Nive Sharat Chandran

Policy analyst, co-president of YWCA Aotearoa

Nive Sharat Chandran had the opportunity to recognise her leadership potential when still at high school. She’s determined to pass on what she’s learned to other women who are committed to working for their communities.

Now a policy analyst for the Ministry of Health, Nive was recently elected as Vice President of the World YWCA Board. Her relationship with the organisation began when she was a teenager. At 23, she became co-president of YWCA Aotearoa/New Zealand. She’s an Asia New Zealand Foundation Leadership network member and a YouthLaw Aotearoa board member. She was a youth advocate for Shakti Legal Advocacy and Family Social Services. She was also a youth councillor and eventually chair of the Auckland City Youth Council. Nive was one of five finalists in the emerging leader category of the Westpac Women of Influence Awards in 2013.

Born in Chennai, India, Nive moved to New Zealand when she was nine with her mother and older brother. She says taking part in the YWCA Future Leaders programme, offered to selected students from decile one to four schools, changed the way she saw herself.

“I went to Mt Roskill Grammar in Auckland, one of the most ethnically diverse high schools in the country, and one of the first schools involved. I was a young woman who was already involved in 101 things, but that programme filled me in on my leadership potential and gave me an amazing mentor.

“Then when opportunities like a spot on the Auckland City Youth Council came up, I had the confidence to say yeah I could go and do that. 

“I think it’s important to get the roles you can, prove yourself and make sure you don’t pull the ladder up behind you.”

Personal experience has given Nive a deep respect for women’s roles in the community.

“I was raised by an amazing single mother, who brought us halfway across the world. That’s one of the reasons that drives me to work in the community to support amazing women everywhere.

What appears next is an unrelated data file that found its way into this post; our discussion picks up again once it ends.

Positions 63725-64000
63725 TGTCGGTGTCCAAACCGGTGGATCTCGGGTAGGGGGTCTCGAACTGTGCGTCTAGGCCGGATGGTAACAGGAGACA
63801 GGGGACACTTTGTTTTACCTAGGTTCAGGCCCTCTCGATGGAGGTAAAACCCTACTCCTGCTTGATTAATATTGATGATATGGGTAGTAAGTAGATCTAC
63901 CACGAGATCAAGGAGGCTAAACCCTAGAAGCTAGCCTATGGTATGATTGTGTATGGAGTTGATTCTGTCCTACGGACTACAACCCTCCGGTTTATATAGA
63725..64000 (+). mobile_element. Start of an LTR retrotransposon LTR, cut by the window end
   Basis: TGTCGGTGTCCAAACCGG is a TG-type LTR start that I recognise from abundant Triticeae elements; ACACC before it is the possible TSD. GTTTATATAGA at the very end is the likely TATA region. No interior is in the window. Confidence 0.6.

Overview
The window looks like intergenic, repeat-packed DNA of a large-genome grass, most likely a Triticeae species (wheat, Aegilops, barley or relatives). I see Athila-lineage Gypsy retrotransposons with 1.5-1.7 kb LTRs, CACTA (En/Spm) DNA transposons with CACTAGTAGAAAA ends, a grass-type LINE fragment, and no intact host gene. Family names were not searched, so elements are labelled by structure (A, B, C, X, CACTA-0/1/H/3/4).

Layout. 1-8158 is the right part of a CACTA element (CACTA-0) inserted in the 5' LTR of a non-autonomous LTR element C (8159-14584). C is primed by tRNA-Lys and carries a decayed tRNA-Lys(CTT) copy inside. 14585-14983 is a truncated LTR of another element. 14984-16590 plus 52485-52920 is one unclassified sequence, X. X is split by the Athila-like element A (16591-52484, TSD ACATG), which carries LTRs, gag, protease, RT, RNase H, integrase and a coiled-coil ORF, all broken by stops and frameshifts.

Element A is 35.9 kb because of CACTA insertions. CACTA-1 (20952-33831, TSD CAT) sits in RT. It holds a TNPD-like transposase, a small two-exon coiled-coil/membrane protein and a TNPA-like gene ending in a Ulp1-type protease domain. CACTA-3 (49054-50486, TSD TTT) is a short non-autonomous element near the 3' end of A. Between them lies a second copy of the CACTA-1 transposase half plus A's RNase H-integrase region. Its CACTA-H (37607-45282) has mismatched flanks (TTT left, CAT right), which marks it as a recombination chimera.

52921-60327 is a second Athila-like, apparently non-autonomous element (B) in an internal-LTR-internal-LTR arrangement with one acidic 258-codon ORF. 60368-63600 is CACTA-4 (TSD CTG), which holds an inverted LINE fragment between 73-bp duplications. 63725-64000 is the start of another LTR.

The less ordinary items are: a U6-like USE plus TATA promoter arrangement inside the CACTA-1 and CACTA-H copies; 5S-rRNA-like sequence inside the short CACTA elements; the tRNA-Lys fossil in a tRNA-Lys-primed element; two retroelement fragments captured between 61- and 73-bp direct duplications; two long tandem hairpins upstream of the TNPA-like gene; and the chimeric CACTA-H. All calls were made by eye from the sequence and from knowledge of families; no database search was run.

“I think anybody who makes a difference to someone is a leader. It doesn’t have to be hugely significant. There are so many women who take on leading roles in the community. They might not be a CEO with 15,000 staff or the head of an amazing corporation, but if you are running a community organisation, you are making a difference to your own community.”

She says mentors help build confidence.

“We need to recognise women and say we see you are setting up a community garden or helping out after floods. Did you know that’s pretty amazing? Then when there are other opportunities they will have the self-confidence to believe they are leaders and step up.”

As co-chair of YWCA Aotearoa/New Zealand, which works to empower women with a core focus on young women’s leadership, Nive says she regularly faces challenges.

“I can sit at the board table and think 'I’m not a lawyer with lots of legal knowledge or a chartered account with years of experience'. But I’ve learned that what I bring is a completely different perspective because of my age and my diversity. That’s equally valuable when discussing issues in an organisation that impacts young women such as myself.

“Having come from a developing country I have a particular way of looking at things, and that applies at work too. I can put my minority lens on and consider if what we are working on is going to meet the needs of the people we want to help. That’s hugely valuable.”

Nive says she gets as much as she gives when working in community roles.

“Yes I am helping, but it’s a symbiotic relationship. I meet so many different people from different walks of life. The enrichment I get from seeing their passion and learning about their lives is inspiring.”